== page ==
Israel hits Syrian outpost in response to cross-border fire

Army post at Tel Hazeka targeted by IDF tanks after patrol comes under attack by light arms and mortar lands in Golan; no injuries or damage on Israeli side

An IDF tank in a firing position on the Golan Heights last year (AP/Ariel Schalit)
An IDF tank in a firing position on the Golan Heights last year (AP/Ariel Schalit)

Israeli troops fired tank shells at a Syrian army post Tuesday night after Syrian fighting spilled over into Israel in two separate incidents.

The response came a few hours after an IDF patrol on the border came under light fire from across the border and a Syrian mortar landed in the southern Golan Heights. There were no reports of injuries or damage in either incident.

The attacks came shortly after Defense Minister Moshe Ya’alon, during a tour of the border area, vowed to continue responding to cross-border Syrian fire.

The Israeli tanks hit an outpost at Tel Hazeka, close to where the patrol came under fire. It is not known if there were casualties on the Syrian side. The IDF said it “accurately targeted the source,” of the fire.

In the late afternoon, a shell fired from Syria slammed into Israel near Tel Fares.

Israel has come under spillover fire from Syria’s civil war from time to time, responding on occasions by shooting missiles back into the Syrian Golan Heights, where anti-Bashar Assad rebels are waging a bloody battle for control of the country.

IDF officials estimate that the cross-border fire is likely accidental, but fears of spillover violence have shaken nearly four decades of calm along Israel’s armistice line with Syria, with the UN peacekeepers in place since 1974 scaling back activities.

Earlier in the day, Ya’alon said that Jerusalem would continue to respond to fire from Syria, which he said may or may not be intentional.

“I visited the Northern Command to closely monitor the developments. Across the border there’s been a bloody civil war going on for two years, but we do not interfere as long as it does no damage to our interests,” Ya’alon said. “When it does, by sporadic shooting that may or may not be deliberate, we respond by paralyzing the sources of fire, as has been the case already.”

Defense Minister Ya'alon during visit to the IDF Northern Command, Tuesday (photo credit: Ariel Hermoni/Ministry of Defence/Flash90)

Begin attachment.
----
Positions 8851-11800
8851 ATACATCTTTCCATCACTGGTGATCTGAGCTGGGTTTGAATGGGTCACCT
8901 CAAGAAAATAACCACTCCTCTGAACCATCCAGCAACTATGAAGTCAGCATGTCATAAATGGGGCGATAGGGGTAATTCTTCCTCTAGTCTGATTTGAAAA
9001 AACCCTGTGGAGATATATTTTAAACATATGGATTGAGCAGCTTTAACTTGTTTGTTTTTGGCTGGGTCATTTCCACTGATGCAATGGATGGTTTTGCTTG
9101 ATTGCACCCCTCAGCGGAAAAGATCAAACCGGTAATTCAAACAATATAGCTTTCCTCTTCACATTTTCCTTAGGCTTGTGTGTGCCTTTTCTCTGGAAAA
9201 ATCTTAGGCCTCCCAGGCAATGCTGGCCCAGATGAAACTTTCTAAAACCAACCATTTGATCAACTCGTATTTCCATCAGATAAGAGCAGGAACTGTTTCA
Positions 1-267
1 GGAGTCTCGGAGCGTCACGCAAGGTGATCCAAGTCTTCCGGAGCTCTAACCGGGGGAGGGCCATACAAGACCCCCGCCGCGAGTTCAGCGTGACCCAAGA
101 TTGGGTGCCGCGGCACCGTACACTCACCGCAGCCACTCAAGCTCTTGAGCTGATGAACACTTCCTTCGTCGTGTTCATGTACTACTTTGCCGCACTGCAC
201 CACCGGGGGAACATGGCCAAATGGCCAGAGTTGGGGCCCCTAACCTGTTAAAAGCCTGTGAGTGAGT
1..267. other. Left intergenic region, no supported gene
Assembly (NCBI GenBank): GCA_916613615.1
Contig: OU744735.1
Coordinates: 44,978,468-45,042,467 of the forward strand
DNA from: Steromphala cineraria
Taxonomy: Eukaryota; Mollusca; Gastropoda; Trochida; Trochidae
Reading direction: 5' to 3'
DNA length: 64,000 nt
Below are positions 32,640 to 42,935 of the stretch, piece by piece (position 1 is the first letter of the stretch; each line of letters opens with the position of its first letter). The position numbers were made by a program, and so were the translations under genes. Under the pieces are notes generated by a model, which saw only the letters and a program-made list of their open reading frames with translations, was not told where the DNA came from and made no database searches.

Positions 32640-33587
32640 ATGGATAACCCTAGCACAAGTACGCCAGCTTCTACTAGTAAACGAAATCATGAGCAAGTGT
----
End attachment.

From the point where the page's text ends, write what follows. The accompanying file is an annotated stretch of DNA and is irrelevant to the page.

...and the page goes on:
Defense Minister Ya’alon during visit to the IDF Northern Command, Tuesday (photo credit: Ariel Hermoni/Ministry of Defense/Flash90)

Late last month, IDF soldiers fired a Tammuz missile at a Syrian army position in Tel Fares, from which shots were fired both that day and the previous day across the border into the Israeli-controlled Golan Heights. The missile destroyed the Syrian post and reportedly wounded two gunmen there.

A military spokesman said the soldiers responded with “accurate fire toward the Syrian post from which they were fired upon.” He could not say whether it was regular Syrian forces or rebels who fired. He spoke on condition of anonymity, because he was not authorized to speak to the media.

Speaking Tuesday, Ya’alon, on his first visit to the IDF Northern Command since taking office, reiterated that Israel would act to keep Syria’s vast cache of chemical weapons from falling into the hands of jihadi fighters among the rebels or the Lebanese militant group Hezbollah, which is allied with the regime.

“We have acted to stymie this in the past and will continue to do so,” Ya’alon claimed, possibly alluding to a reported Israeli strike on what Syria called a research facility late last year. Media reports have surmised that a weapons convoy to Hezbollah was actually targeted.

However, added Ya’alon, “All in all, the Golan Heights is quiet.”

Syrian opposition forces on Monday night reportedly captured the northern city of Al-Safira, which is close to many ammunition factories and what is believed to be the regime’s largest cache of chemical weapons.

Associated Press contributed to this report. 

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